NEW YORK: U.S. stocks extended a rally for a third day on Tuesday as sharp gains in oil prices lifted energy shares and traders factored in increased expectations for central bank stimulus.
A raft of weak economic data has raised hopes that the European Central Bank will cut interest rates to a record low on Thursday in a move that could drive stock markets higher and further lift commodities like oil and copper.
Tuesday's gains came on a shortened trading day before the July 4 Independence Day holiday when U.S. markets are closed. Trading volume was the lowest of the year at 3.78 billion shares on the NYSE, Nasdaq and AMEX.
Brent crude oil topped $101 a barrel for the first time in three weeks as tension over Iran increased concerns about threats to supply and as investors bet on further policy action.
U.S. crude was up $3.50 at $87.25 a barrel. The S&P's energy stocks sector was the top gainer, up 2.2 percent.
Eric Kuby, chief investment officer at North Star Investment Management in Chicago, said that last week's European summit, which sparked the rally with measures to ease the bloc's crisis, has raised expectations that policymakers globally are waking up to the need to support financial markets and the economy.
"We have been in rally mode," he said. "It's hard to buy into the actual economic numbers as really moving the market as they seem to be so dwarfed by the this whole global liquidity situation."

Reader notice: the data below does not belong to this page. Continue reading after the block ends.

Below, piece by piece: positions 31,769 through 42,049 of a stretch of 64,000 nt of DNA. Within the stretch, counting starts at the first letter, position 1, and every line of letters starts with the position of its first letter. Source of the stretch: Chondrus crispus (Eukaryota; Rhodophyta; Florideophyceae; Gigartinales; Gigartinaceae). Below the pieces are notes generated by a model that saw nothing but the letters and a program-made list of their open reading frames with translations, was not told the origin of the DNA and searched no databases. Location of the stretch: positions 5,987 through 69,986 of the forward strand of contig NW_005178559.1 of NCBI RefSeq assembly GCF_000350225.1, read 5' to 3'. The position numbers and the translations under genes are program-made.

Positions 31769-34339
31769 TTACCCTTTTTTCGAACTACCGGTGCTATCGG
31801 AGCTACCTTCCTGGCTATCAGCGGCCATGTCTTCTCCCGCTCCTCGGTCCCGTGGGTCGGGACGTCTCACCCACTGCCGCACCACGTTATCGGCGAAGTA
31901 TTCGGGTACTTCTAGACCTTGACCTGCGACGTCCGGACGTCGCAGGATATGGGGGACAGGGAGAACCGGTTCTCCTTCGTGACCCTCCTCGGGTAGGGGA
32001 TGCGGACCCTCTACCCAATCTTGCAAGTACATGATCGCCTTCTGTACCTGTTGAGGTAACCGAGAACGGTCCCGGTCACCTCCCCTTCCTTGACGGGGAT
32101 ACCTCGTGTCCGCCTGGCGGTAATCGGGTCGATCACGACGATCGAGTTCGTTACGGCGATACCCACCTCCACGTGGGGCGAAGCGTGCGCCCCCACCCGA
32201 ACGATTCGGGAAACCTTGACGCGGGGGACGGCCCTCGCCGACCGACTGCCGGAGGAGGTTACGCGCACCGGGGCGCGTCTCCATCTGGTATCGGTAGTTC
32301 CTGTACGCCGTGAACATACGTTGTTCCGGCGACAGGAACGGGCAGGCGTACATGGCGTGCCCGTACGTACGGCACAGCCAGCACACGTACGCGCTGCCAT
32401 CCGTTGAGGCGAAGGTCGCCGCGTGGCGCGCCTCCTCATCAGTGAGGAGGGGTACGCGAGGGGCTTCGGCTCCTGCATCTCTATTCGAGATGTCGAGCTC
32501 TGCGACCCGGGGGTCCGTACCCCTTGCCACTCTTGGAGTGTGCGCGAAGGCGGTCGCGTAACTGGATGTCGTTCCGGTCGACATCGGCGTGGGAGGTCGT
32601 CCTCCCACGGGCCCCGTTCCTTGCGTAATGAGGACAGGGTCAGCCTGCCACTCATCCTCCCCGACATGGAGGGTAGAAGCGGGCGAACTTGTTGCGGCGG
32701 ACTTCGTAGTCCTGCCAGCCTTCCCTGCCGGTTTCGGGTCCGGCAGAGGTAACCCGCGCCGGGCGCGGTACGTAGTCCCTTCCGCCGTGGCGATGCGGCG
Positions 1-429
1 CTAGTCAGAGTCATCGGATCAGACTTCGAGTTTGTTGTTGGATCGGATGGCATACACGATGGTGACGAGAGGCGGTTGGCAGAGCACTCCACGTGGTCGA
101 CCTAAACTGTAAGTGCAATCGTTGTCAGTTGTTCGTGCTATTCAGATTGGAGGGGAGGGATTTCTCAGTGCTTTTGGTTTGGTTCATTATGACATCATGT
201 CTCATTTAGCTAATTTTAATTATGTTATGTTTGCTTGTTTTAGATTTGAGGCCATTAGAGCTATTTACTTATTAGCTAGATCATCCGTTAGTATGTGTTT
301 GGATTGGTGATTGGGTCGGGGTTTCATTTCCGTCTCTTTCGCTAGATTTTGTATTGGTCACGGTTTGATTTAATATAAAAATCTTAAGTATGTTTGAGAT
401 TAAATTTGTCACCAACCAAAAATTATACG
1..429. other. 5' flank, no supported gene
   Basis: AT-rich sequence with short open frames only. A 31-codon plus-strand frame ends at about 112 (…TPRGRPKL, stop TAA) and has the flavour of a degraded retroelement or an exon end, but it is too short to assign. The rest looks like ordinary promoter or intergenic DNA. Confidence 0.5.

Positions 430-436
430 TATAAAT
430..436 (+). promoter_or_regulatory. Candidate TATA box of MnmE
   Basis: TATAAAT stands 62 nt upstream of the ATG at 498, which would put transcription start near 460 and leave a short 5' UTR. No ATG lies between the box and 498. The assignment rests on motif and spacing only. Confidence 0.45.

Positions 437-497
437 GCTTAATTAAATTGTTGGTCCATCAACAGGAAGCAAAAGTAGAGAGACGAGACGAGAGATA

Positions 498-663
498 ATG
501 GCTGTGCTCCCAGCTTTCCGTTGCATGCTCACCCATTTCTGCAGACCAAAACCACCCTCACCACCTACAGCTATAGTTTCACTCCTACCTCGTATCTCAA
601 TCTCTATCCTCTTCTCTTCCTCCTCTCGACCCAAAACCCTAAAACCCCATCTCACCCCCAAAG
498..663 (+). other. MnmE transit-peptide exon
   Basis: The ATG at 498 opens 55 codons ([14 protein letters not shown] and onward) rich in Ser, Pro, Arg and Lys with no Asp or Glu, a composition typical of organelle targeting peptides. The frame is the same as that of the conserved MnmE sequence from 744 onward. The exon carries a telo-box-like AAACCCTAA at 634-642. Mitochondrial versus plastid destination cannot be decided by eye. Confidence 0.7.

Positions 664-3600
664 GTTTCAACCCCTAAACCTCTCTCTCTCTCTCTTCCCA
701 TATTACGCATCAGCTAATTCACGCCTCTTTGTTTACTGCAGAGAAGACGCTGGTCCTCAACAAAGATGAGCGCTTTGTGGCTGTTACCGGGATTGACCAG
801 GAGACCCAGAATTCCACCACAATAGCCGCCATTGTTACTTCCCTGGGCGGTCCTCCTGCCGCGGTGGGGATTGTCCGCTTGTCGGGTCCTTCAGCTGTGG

The euro rallied, climbing to a session peak as investors positioned for the European Central Bank policy meeting.
The S&P 500 has gained 3.4 percent over the last three sessions, its best such run since December. The move has lifted the S&P 500 out of a recent trading range of 1,350-1,360, meaning stocks could advance to a higher range, according to analysts at Brown Brothers Harriman.
Stocks posted their biggest one-day gain of the year on Friday after European policymakers said EU emergency funds could be used to buy bonds of debt-stricken countries.
The Commerce Department said new orders for manufactured goods rose 0.7 percent during May. Economists had forecast orders rising 0.2 percent.
Trading volume is likely to start building up before the Labor Department's report on nonfarm payroll jobs for June on Friday.
"Investors have to be prepped for one of two outcomes on Friday. Our baseline is at or below the consensus 90,000 (jobs) figure, in which case more stimulus is on the cards. The risk is a bigger number that leaves a 30-point air-pocket above the current market level," said Andrew Wilkinson, chief economic strategist at Miller & Co in New York.
A report on Monday showing U.S. manufacturing contracted in June for the first time since July 2009 boosted speculation that the Federal Reserve will announce a third round of asset purchases to stimulate growth. A decision could come as early as the central bank's next policy meeting on July 31-August 1.
Wednesday afternoon Reuters reported from Tokyo:
Asian shares rose to a seven-week high on Wednesday as investors kept hopes high for more monetary policy stimulus to support the faltering global economy, starting with a likely rate cut by the European Central Bank.
European shares looked set to marginally extend gains after closing at a two-month high on Tuesday, with spreadbetters predicting that region's major markets would open up 0.1 percent.
U.S. markets are closed for the Independence Day holiday.
Japan's Nikkei average added 0.5 percent.